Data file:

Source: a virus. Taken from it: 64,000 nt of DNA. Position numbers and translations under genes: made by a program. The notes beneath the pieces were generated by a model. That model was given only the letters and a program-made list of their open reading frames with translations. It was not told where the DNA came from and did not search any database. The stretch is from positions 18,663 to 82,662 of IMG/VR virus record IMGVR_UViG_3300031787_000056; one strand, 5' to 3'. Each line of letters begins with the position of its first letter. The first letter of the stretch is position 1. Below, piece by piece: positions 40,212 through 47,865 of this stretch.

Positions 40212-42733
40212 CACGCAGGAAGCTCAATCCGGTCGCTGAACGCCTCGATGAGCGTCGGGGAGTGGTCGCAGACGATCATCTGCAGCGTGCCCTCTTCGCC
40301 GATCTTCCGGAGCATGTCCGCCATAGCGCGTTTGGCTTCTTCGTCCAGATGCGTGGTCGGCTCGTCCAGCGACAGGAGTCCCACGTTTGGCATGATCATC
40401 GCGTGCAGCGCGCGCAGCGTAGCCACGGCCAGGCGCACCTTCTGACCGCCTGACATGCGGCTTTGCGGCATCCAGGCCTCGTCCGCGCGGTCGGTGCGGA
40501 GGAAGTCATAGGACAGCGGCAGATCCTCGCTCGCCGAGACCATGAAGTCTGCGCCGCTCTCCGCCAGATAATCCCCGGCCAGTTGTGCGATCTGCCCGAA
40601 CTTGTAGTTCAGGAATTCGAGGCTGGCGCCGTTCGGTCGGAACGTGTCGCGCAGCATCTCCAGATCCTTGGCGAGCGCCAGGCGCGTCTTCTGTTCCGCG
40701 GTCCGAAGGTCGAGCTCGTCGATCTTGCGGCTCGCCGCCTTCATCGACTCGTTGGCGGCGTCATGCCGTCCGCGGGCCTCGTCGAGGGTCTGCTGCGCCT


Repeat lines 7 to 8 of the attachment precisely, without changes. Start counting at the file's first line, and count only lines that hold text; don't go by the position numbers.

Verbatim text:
40601 CTTGTAGTTCAGGAATTCGAGGCTGGCGCCGTTCGGTCGGAACGTGTCGCGCAGCATCTCCAGATCCTTGGCGAGCGCCAGGCGCGTCTTCTGTTCCGCG
40701 GTCCGAAGGTCGAGCTCGTCGATCTTGCGGCTCGCCGCCTTCATCGACTCGTTGGCGGCGTCATGCCGTCCGCGGGCCTCGTCGAGGGTCTGCTGCGCCT